(photo credit: )
My old friend Lorna finally succumbed to my importuning of the last two and a half years and agreed to let me feature her home in this column.
It always appealed to me, not just as a beautiful home, but because it's the only one I've come across that was rebuilt after being destroyed by a Scud dropped on Ramat Gan, courtesy of Saddam Hussein, back in 1991.
"The whole house moved 15 centimeters," says Lorna. "Luckily we were away at the time, but I heard from the neighbors that there was an enormous explosion and eight houses were destroyed."
She shows me photos of the rubble that was her home and points out that the only part left intact was the bookcase containing her husband's holy books. Without drawing any metaphysical conclusions on the subject, the photos of an entire house which has collapsed around an intact library certainly produce a few goosebumps.
The new de'cor was the result of cooperation between the owners and the designer, Barry Jaffe.
"I told him what I wanted and he translated my ideas into action - but basically everything is mine, including the mistakes," says Lorna. She is proud to point out that not one item of furniture or accessory was bought at the "correct" price. As she is an ex-Mancunian, this is an achievement not to be underrated.
The side entrance of the house opens onto a very large and impressive hall.
"I know it's a total waste of space," says Lorna disparagingly, "but it was important for me to have a proper hall rather than have visitors fall into the living room as soon as the front door opens."
The entrance is made even more spectacular by the choice of furnishings, including a table made from Hebron-stone pillars supporting a glass top, upon which is perched a French ormolu clock. The wide, curved staircase was inspired by the one in the Chaim Weizmann house in Rehovot, and the banisters have an Art Deco flavor, as do the ceiling light fittings.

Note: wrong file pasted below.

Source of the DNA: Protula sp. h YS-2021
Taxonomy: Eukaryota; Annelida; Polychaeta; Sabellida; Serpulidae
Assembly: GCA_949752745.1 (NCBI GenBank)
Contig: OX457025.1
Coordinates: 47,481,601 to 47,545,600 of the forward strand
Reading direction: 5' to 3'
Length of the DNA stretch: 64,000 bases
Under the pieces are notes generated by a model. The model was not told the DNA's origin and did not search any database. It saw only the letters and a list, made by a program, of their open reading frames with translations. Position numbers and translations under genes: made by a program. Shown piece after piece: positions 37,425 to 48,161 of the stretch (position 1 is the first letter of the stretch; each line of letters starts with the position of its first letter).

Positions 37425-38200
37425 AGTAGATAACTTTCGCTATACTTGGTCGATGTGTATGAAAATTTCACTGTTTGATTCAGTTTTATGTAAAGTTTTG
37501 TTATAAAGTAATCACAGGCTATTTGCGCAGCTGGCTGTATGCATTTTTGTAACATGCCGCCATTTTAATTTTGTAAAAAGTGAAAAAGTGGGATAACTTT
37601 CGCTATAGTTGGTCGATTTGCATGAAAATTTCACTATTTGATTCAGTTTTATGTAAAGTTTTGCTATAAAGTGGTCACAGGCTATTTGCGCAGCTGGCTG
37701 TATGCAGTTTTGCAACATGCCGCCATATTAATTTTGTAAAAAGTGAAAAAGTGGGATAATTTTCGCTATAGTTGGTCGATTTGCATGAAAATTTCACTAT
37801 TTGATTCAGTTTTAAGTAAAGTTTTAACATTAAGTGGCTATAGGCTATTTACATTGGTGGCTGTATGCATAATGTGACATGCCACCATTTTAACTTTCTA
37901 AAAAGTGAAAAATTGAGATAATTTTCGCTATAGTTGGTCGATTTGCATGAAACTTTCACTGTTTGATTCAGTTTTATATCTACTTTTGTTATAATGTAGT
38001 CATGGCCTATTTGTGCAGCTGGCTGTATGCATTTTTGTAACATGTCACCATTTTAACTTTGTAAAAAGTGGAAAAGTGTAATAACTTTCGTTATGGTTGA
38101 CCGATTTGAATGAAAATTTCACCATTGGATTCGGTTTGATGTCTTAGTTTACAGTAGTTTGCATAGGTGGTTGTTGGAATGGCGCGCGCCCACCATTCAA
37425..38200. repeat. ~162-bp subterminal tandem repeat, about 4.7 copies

The lounge to the left of the entrance is furnished in an eclectic mix of non-matching sofas which blend together pleasantly.
"I was keen to get away from the '70s look of my previous apartment - all black leather and chrome - and wanted stuff that wouldn't look dated," says Lorna. The Danish golden oak carved sofa was upholstered in red and gold to pick up the red of the dining room chairs. An antique Chinese screen of lacquered wood set with ivory and ebony ornamentation stands against a wall. A Victorian marquetry desk has been placed at the room entrance.
The entire end wall of the dining room is a mirror, which makes the room look twice as big.
"It was a dead corner, in a way," says Lorna, "and the mirror makes it more alive."
Healthy, tree-size potted plants bloom in almost every corner.
The kitchen is "beyond my wildest dreams" with masses of counter space and storage and two separate, double sinks for meat and dairy. As if this were not enough, a Pessah kitchen-cum-scullery off the main kitchen provides extra storage.
"It's wonderful to have a Pessah kitchen," says Lorna, "but I prefer to go away if possible."
Another must for Lorna and her husband was to have the master bedroom suite on the same level as the living quarters.
"I hardly ever need to go upstairs," she says.
A soft, green, fitted carpet covers the floor, and the bed linens and window blinds blend in with a fabric of the same green in a baroque design. The enormous bathroom with walls of pink Turkish marble, two sinks and a bath was one of her mistakes.
"No one ever uses the bath," she says.
A small library also leads off the entrance hall and out into the back garden and patio. Up the splendid staircase are several bedrooms and bathrooms for when the grandchildren visit and, although she looks barely into grandmother status, Lorna, unbelievably, has three great-grandchildren.
The cavernous basement has many more rooms and leads out to a three-car garage. Somewhere among all these rooms is a security room. Although, after their home's experience in the Scud attacks, the security room is one they hope they'll never to have to use.